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Balanced & Comprehensive
am 21. August 2007
This is a long overdue book. Prussia, as far as the "politically correct" German perception of its history is concerned, was a precursor for everything bad (or worse) that came thereafter. The decision of the Allies to brand Prussia as a militarist state and to expunge it from history in 1947 gave it the mark of Cain in the English speaking world.
Christopher Clark has now produced a comprehensive and dispassionate history of Prussia that puts many of the common prejudices into perspective. In the end, he argues, the German state that arose from Prussia chose to adopt many of the latter's most negative attributes (largely because Germany's increased political weight made it more self-assured and less defensive), while the German unification in 1871 in turn became the undoing of Prussia and Prussian values.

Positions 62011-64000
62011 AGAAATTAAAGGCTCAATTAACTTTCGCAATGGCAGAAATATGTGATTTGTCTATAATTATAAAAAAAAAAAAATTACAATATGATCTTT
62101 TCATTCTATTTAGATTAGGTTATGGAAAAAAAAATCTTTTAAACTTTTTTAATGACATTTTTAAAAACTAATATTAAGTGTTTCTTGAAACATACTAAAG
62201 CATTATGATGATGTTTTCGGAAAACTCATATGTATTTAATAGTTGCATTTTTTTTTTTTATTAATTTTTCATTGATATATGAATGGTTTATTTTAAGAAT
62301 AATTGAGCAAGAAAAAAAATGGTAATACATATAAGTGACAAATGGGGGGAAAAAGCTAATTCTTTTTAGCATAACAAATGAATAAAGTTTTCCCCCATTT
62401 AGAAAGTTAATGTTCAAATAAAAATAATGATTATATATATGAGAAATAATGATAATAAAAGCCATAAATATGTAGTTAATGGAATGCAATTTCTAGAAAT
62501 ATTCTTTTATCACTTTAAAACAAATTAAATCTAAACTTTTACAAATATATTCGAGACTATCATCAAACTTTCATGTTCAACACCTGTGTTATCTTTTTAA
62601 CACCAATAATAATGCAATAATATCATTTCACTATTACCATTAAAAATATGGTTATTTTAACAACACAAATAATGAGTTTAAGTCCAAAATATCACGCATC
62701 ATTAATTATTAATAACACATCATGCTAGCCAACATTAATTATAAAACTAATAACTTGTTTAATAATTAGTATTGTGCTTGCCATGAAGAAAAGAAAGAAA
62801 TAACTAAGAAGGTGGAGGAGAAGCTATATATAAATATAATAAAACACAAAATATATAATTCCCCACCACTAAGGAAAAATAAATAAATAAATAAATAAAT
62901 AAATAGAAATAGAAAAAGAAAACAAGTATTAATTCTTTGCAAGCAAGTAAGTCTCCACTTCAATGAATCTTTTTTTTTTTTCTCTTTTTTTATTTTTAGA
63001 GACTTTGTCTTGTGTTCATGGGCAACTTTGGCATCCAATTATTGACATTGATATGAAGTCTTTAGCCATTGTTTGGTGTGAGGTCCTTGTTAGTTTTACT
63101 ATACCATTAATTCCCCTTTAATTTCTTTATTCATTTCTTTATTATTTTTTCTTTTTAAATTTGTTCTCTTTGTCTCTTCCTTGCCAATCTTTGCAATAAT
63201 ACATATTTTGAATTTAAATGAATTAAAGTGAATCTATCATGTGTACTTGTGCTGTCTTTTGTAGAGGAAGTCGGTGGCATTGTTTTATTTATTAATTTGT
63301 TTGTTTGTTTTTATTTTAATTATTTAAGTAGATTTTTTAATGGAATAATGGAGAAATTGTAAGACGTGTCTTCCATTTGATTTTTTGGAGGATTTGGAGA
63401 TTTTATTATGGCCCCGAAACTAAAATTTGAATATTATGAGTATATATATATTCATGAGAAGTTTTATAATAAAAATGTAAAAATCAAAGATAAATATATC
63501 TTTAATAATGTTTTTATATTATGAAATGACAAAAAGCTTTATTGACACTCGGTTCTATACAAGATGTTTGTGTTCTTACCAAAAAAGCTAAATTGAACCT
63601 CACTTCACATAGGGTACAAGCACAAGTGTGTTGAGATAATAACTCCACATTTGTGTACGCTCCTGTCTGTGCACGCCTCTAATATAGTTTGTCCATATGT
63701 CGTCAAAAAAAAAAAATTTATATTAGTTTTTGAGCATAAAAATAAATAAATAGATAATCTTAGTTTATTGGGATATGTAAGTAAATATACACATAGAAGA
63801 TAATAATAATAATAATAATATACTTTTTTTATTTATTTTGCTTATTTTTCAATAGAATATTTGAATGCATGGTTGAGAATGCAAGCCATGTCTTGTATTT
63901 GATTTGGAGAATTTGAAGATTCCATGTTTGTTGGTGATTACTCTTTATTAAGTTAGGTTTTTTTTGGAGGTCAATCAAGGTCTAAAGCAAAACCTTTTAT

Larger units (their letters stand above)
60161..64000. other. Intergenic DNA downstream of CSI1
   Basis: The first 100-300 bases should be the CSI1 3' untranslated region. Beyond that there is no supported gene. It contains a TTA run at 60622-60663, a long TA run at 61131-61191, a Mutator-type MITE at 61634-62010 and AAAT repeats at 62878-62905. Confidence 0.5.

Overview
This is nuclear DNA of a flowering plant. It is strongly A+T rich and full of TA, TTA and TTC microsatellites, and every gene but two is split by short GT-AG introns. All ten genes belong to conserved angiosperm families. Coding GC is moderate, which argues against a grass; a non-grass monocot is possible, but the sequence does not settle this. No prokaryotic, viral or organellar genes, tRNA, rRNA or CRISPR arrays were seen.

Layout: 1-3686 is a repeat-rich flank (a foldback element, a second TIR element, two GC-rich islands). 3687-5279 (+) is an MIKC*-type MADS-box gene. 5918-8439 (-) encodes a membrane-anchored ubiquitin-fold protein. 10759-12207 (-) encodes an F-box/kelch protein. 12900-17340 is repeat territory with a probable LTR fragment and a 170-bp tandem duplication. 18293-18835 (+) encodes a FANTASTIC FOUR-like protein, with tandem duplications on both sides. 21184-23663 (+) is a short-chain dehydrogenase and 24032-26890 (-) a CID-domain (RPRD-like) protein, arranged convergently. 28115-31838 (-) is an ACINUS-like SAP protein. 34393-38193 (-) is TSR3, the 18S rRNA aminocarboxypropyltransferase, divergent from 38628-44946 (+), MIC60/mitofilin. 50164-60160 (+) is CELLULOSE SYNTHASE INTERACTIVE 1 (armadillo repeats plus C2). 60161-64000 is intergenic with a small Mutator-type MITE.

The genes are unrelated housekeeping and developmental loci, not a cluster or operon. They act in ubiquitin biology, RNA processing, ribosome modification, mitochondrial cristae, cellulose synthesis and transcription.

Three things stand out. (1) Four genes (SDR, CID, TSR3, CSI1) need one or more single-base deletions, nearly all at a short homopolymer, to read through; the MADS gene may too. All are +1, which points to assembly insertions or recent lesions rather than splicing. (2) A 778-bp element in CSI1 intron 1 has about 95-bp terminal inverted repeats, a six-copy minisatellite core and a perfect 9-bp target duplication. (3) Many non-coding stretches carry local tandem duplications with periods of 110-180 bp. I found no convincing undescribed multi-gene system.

Although I would like to recommend this book to a general audience, its exhaustive and exhausting narrative may be the one thing going against the book. Clark's style is lucid but scholarly, and 700 pages packed with information is a long haul. A must-read in any case for anyone interested in modern German and European history.